Continuing through December 21, 2019
Florine Démosthène surrounds her collages with an installation of wainscotting, and within this architectural detailing the artist’s images seem as though they’re ensconced in some storied place. The African American women who appear throughout “Between Possibility and Actuality’’ are often duplicates of one another, with the curves of their bodies rendered in cut-out Mylar painted in undulating washes of earthy browns and jewel-toned teals and blues. In panel after panel, the women appear to float in a blank ground, their various poses, gestures, props and scenes reinforcing Démosthène’s own narrative iconography, which as the exhibition title suggests, is simultaneously familiar and fantastical.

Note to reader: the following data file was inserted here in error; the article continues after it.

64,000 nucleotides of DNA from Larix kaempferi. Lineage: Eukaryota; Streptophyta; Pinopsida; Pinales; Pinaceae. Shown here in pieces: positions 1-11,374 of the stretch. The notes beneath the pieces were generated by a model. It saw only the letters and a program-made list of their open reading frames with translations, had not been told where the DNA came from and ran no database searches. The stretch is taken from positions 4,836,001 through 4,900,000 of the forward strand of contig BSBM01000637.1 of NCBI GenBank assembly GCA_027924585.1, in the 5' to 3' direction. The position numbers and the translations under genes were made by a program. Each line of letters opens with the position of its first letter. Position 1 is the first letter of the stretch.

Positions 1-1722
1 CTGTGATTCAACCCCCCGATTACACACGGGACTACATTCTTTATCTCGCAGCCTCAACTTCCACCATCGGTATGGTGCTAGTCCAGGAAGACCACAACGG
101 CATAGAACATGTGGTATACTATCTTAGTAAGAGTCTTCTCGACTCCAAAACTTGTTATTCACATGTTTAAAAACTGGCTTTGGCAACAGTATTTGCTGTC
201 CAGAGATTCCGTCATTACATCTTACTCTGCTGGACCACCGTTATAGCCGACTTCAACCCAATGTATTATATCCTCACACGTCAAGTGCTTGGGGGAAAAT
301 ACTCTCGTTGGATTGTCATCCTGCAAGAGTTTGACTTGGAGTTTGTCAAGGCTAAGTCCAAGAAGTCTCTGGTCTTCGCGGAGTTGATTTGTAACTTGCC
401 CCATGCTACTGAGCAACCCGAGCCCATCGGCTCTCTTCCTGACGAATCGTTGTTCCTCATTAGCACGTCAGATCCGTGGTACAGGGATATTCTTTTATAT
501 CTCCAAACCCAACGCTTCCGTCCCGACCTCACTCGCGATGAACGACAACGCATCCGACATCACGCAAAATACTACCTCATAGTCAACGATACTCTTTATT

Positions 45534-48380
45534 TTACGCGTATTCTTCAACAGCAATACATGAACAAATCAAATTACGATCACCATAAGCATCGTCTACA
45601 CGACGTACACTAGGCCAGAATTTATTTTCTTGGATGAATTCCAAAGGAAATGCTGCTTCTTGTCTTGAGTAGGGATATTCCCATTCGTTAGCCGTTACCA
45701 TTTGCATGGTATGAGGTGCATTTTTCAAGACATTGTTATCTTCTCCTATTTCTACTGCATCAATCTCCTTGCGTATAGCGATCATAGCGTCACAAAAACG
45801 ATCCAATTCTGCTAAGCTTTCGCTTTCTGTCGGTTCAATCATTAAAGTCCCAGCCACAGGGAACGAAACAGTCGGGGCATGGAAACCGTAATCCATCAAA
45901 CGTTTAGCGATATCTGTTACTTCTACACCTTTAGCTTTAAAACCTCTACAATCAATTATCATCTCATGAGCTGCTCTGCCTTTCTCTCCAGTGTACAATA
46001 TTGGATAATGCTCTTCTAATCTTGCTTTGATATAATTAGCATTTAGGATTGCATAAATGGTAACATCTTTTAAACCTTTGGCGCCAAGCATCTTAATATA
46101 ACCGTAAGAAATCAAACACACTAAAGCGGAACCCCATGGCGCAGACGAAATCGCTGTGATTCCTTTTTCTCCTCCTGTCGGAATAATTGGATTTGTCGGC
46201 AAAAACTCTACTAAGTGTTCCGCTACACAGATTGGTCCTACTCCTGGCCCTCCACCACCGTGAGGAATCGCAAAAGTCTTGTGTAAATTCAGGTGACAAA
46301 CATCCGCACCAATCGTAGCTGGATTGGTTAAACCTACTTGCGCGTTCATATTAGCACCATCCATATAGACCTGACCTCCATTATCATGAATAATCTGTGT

The twin figures of Démosthène’s works are often based on her own body, making her content that much more affecting. In “For The Time Being,” the double protagonists lean on one another in a gentle embrace. A pair of works, “ I Don’t Want to Leave You Behind…” and “...But I Have To,” depict, respectively, one subject carrying the other through treacherous ground, only to then leave her laying on the ground, arms outstretched in desperation. In “Every Empty Space,” a woman with a smaller figure in her arms is bound by a cord that is also wrapped around her twin’s wrists and neck, each straining against the other towards opposite ends. Amongst many other things, the alternative mythos Démosthène’s establishes with these works reinforces the notion that what one does to others and how one treats oneself are reflections of each other.